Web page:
Advocacy lessons learned from the USA’s marriage equality battle
Updated: February 17, 2018 at 3:11 pm
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Fighting for equality and dealing with gross inequities in human society has been a hot subject from the distant past through today, and it will no doubt continue far into the future. Over the centuries, many societal inequities have been addressed when the adversely impacted parties advocated for their own rights working with fair-minded allies. Here in the USA, we abolished slavery followed by the long and continuing journey for racial equality. We have seen that same gradual change with our female population starting with our granting them the right to vote, continuing to address workplace equality, moving on now to tackling the unfortunate prevalence of sexual harassment. (See links to other related articles on these issues at the bottom on this article.)
And now one of the most stunning movements in modern American history has culminated in the Supreme Court granting marriage equality for same-gender couples across all 50 states, about a half century after “homosexuality” was removed from the American Psychiatric Association’s classification of mental disorders. Given how long some equality battles have taken, this progress is extraordinary!
Two recent books explore how engaged volunteers had tremendous impact in this marriage equality victory; they will be featured at a panel discussion at Quail Ridge Books, North Hills, 4209-100 Lassiter Mill Rd., in Raleigh, N.C. on Feb. 24 at 2 p.m.
The panel discussion, moderated by Tracy Hollister with David Collins, Mark Phariss and Vic Holmes, will examine the role volunteers and plaintiffs played in winning the right to marry for same-sex couples years before most thought possible. And how can the lessons they learned be applied to other LGBTQ causes?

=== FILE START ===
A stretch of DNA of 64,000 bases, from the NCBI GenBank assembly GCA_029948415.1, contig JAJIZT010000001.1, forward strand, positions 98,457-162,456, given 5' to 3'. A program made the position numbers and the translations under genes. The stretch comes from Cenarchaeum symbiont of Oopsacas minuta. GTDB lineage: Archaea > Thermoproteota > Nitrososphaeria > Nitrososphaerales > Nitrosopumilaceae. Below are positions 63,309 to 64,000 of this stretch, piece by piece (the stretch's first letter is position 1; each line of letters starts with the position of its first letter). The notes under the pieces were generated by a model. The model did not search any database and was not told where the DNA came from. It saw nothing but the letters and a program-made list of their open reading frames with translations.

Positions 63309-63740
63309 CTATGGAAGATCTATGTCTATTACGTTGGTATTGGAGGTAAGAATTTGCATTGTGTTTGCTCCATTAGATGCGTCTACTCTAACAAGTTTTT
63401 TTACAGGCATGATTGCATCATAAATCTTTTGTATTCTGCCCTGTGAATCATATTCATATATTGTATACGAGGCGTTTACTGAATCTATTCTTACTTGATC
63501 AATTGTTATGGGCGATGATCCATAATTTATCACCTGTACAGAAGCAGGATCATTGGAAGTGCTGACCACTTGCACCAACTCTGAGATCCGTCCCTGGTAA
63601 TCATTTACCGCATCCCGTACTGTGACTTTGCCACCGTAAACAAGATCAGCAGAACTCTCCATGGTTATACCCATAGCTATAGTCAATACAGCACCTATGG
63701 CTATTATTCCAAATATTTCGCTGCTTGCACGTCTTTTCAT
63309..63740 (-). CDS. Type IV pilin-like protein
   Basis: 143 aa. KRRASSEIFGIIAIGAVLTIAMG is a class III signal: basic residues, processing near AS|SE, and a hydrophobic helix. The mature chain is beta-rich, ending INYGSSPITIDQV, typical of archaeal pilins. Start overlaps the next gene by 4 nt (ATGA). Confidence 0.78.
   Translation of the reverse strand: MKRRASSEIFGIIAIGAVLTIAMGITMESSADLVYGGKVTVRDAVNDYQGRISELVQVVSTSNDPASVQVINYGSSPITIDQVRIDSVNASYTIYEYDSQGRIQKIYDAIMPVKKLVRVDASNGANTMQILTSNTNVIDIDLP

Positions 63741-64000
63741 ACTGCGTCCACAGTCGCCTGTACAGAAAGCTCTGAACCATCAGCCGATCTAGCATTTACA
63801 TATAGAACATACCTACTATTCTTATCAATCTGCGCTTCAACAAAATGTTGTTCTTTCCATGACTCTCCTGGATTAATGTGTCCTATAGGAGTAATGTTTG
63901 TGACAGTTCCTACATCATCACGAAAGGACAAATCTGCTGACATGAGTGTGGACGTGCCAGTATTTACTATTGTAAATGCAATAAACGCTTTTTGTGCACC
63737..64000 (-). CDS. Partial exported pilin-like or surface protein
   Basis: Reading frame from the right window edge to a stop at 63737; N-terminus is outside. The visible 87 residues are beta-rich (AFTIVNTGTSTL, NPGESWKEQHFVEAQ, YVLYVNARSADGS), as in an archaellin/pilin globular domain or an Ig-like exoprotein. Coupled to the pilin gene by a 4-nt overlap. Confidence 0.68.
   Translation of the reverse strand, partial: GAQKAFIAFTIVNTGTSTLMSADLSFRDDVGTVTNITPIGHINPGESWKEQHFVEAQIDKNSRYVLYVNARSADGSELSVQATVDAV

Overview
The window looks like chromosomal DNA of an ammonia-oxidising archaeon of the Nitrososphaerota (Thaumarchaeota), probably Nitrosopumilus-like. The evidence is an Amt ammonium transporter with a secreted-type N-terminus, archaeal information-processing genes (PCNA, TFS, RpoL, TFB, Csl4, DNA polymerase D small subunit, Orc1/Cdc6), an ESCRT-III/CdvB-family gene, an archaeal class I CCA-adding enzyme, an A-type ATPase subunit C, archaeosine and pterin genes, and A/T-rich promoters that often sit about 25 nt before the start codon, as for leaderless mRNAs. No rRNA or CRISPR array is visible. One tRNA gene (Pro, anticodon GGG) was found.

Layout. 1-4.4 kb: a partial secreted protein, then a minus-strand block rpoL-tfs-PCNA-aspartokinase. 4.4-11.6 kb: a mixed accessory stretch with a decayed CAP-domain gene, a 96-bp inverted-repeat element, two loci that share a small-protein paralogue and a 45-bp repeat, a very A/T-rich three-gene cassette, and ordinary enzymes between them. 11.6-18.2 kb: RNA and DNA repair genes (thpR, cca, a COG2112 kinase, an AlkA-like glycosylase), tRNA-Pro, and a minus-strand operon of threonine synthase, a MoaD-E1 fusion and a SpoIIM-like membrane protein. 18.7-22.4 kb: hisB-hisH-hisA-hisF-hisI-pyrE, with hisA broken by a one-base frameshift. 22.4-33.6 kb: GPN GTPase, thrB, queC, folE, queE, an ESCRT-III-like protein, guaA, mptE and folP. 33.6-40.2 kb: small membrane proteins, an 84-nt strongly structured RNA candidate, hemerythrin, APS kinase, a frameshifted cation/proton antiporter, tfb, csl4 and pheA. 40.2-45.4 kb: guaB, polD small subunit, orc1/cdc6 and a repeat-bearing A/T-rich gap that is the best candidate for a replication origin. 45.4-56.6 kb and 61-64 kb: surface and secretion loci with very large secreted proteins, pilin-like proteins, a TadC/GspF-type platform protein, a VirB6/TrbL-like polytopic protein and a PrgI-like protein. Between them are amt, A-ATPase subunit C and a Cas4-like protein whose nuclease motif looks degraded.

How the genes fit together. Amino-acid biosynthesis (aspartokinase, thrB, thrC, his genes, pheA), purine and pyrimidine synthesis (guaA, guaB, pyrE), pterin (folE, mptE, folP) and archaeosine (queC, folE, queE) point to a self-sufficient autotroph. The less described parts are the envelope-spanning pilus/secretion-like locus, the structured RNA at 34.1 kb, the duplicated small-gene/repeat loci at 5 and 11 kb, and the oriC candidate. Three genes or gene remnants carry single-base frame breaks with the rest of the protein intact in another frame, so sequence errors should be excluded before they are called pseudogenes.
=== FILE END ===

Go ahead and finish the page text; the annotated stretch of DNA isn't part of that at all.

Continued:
Tracy Hollister, longtime advocate and Marriage Equality USA staffer, will share her own and others’ testimonies from “The People’s Victory: Stories from the Front Lines in the Fight for Marriage Equality” on how volunteers made a difference. “The People’s Victory” is an inspirational roadmap for anyone who has felt passionate about an issue, but has questioned whether one person’s contribution can make a difference.
David Collins, author of “Accidental Activists: Mark Phariss, Vic Holmes, and Their Fight for Marriage Equality in Texas,” will join with the subjects of his book, Mark Phariss and Vic Holmes, to tell of love too-long denied recognition and the emotional pain that led them to sue Texas for the right to marry. Indeed, Mark Phariss and Vic Holmes were surprised to be thrown into the limelight (hence the term “accidental activists”), being schooled by cultural messages that being gay would come at an extreme cost, include loss of family and friends, threats involving housing and job security and even threats of physical violence.
This event is co-hosted by the Raleigh Business and Professional Network, Human Rights Campaign Triangle, Parents and Friends of Lesbians and Gays Triangle, Equality North Carolina and the LGBT Center of Raleigh.
Do consider attending this panel discussion and/or obtaining these two books. As well as being inspired by this change for equality in America, readers may learn several lessons that can be applied to the social or justice issues in one’s life.
For those who would like to invite Hollister and Collins to come to local bookstores, universities or employee resource groups, email Hollister at firstname.lastname@example.org and Collins at email@example.com.
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Some previous articles about race and gender social issues:
• “Sexism, Racism and the Dynamics of Power”
I examine the power dynamic as critical when we discuss the societal and workplace issues of sexism, sexual harassment and racism.
• “Five Provocative Recommendations to Address Sexual Harassment” (in the workplace)
The latest fiasco with Harvey Weinstein followed by the “me too” social media campaign has raised the visibility of sexual harassment and predators. As an HR professional, I am very disconcerted about abuse in the workplace and wrote this article in response.
• “Divided We Stand — Racism in America from Jamestown to Trump”
Reviews and summarizes a book by David R. Morse that chronicles the many forms of racism present within the U.S. from the founding days up to current times.
• “Facing the Truth — Racism Still Persists in the USA.”
Though a good number of white people believe that the racial discrimination of the past is eradicated, the black community for the most part, as well as statistical realities, would indicate otherwise.
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About the author: Stan Kimer is the owner of TotalEngagement Consulting by Kimer and has published “A 2015 More Comprehensive Outline on Human Resources Support for Transgender Employees” which can be found online at workforcediversitynetwork.com/res_articles_ ComprehensiveOutlineHumanResourcesSupportTransgenderEmployees_ kimer.aspx. He can be reached at firstname.lastname@example.org.